Picture Galleries outside London: The Ashmolean Museum, Oxford
Bruce, Donald, Contemporary Review
Matthew Arnold's lines in The Scholar-Gipsy about 'this strange disease of modem life,/With its sick hurry' have now come sadly home to the city and the season he so greatly venerated. St Aldate's, the Cornmarket and the High Street choke in the rush of transport. The 'base and brickish' suburbs Gerard Manley Hopkins complained of have mostly been cleared away. It is traffic which now 'sours/That neighbour-nature thy grey beauty is grounded/Best in'. Only in the precinct around the Radcliffe Camera can one now walk and breathe freely in a central Oxford summer.
Outside this fortuitous island, one looks for a refuge from the modern pollution which not long ago eroded the faces of the ancient caesars around Wren's Sheldonian Theatre, so ominous in Max Beerbohm's 'Oxford love story', Zuleika Dobson. Such a refuge, and immensely more, may be found within the seemly Hellenism of Cockerell's Ashmolean Museum: at least until the unconscionably early hour of four in the afternoon, when an actual portcullis comes down with a brutal clang, to the polite astonishment of many visitors, on so much beauty. Cockerell's placid building confronts the troubled Ruskinian Gothic of the Randolph Hotel across the road. The Randolph also has its paintings, less august but possibly more inventive and dexterous than most of the contemporaneous works in the Ashmolean, since the ballroom is decorated with Osbert Lancaster's scenes from the life of Zuleika Dobson.
Like so much else in the past of Oxford, the history of the Ashmolean Museum is intricate and puzzling. Elias Ashmole's cabinet of curiosities (in the words of Joseph Addison, 'the trifling rarities of the virtuoso') has long been dispersed among several Oxford museums and institutes. The paintings by European masters, with which alone we are now concerned, include works lavishly but embarrassingly bestowed on the Bodleian Library, which had little room to display them. From 1850 onwards benefactors such as T.H. Fox-Strangways, later Fourth Earl of Ilchester, donated the forty paintings which are the core of the Ashmolean collection, as well as presenting thirty-nine more to the Christ Church Picture Gallery. The Ashmolean gallery has been in its present ambience since 1908, augmented by private gifts, such as the incomparable collection of Northern European still-life paintings presented by the husband of Daisy Linda Ward in memory of his wife, herself an accomplished painter in that exacting genre, and by pictures such as Piero di Cosimo's Forest Fire, awarded by the National Art-Collections Fund.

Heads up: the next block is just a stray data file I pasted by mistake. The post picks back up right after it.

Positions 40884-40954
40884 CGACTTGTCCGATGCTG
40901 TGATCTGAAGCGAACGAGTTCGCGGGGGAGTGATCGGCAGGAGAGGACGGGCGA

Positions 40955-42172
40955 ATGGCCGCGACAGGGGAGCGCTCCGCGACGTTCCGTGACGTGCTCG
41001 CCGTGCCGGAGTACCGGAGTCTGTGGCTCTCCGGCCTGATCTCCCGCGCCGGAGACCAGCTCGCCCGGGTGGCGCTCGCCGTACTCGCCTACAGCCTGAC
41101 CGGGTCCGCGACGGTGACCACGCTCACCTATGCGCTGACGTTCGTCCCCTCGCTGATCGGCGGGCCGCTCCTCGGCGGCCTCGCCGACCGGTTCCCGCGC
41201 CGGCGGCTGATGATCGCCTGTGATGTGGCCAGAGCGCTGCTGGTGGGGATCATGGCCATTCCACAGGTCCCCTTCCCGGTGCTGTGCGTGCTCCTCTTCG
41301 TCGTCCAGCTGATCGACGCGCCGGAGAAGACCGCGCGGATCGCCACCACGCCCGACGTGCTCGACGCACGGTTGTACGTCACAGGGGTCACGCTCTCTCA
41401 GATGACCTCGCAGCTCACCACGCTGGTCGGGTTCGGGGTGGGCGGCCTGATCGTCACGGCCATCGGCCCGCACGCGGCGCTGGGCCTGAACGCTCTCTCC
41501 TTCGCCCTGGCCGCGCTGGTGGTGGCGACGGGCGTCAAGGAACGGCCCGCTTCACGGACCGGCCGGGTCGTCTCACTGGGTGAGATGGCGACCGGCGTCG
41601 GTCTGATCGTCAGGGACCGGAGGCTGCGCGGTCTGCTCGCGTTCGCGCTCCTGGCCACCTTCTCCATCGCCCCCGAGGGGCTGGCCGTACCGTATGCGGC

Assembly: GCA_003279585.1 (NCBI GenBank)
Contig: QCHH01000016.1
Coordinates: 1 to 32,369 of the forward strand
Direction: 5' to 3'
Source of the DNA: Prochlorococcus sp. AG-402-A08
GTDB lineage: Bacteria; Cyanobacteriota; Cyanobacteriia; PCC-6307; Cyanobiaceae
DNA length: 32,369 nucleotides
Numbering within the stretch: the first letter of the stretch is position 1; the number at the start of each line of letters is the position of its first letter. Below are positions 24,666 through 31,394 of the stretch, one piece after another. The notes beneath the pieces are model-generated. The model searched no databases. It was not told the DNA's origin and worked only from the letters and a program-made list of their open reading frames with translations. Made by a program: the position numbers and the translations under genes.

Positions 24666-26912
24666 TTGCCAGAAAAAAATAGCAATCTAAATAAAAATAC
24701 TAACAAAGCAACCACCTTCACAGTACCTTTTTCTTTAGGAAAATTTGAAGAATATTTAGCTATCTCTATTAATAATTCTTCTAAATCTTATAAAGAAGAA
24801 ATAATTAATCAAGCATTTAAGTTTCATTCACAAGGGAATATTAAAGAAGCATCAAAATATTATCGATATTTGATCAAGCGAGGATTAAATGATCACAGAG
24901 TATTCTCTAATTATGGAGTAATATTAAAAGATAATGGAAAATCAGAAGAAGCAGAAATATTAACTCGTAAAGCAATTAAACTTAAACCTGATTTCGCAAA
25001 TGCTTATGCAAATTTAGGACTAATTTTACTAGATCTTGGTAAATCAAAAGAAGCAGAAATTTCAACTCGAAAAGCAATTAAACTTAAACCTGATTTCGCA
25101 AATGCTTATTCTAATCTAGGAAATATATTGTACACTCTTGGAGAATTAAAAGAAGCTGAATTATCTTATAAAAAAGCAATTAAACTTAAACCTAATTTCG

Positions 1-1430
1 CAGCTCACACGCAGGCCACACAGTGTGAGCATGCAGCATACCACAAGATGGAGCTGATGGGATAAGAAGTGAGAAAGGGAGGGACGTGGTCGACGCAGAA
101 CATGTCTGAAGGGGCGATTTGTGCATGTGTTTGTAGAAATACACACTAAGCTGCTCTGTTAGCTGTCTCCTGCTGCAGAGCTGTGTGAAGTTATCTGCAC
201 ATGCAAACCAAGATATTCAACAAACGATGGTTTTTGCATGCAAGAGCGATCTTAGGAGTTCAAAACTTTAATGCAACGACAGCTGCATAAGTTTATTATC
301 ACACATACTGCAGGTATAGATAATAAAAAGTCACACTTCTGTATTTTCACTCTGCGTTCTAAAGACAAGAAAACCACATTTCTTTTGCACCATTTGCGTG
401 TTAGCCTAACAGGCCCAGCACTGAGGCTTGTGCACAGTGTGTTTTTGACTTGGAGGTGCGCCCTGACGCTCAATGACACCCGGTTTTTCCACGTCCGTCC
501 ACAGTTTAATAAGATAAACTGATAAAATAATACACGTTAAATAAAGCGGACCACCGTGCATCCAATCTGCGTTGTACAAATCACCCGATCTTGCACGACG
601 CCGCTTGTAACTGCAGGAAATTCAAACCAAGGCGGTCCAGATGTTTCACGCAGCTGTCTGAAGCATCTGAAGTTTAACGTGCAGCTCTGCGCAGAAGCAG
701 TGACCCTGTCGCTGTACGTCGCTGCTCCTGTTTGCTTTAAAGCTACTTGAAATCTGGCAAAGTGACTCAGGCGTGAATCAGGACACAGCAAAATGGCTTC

The two best-known pictures in the gallery, a pair of bustling rectangles, face each other across the Renaissance Room. In the stir and rouse of Paolo Uccello's Stag Hunt gaudy mannikins, mostly in open-mouthed profile, curvet after their twisting hounds into a dark, watery forest, arched by its foremost trees into three vistas of green shadow. Because of Uccello's exactness in the art of perspective, decried though it was by Vasari in his Lives of the Artists, the terrain seems to recede into a boundless distance.
Vasari also mentions in the spate of his gossip that Piero di Cosimo was afraid of lightning, the cause of the blaze in his Forest Fire. In spite of that, Piero recognised fire as a civilising force in the history of primitive mankind. Beasts fly from it but men use it. The Forest Fire is one of his ten dispersed panels which record the progress of early humanity. He may have picked up a crude notion of evolution from such classical sources as the Fifth Book of Lucretius's De Rerum Natura; hence, perhaps, the human faces of the stag and the brindled sow in The Forest Fire. According to Vasari, he delighted in wild creatures. Here he invented two of his own. Vasari's testimony is borne out by the large birds, some of them recognisable as herons, woodpeckers, pheasants and wood-pigeons, which hurl across many of Piero's skies. Man, half-bestial at first, as in The Battle between Lapiths and Centaurs in the London National Gallery, struggles from the light of physical fire into that of intellectual fire bestowed by Prometheus in the final panel of the series, now in the Strasbourg Musee des Beaux-Arts. …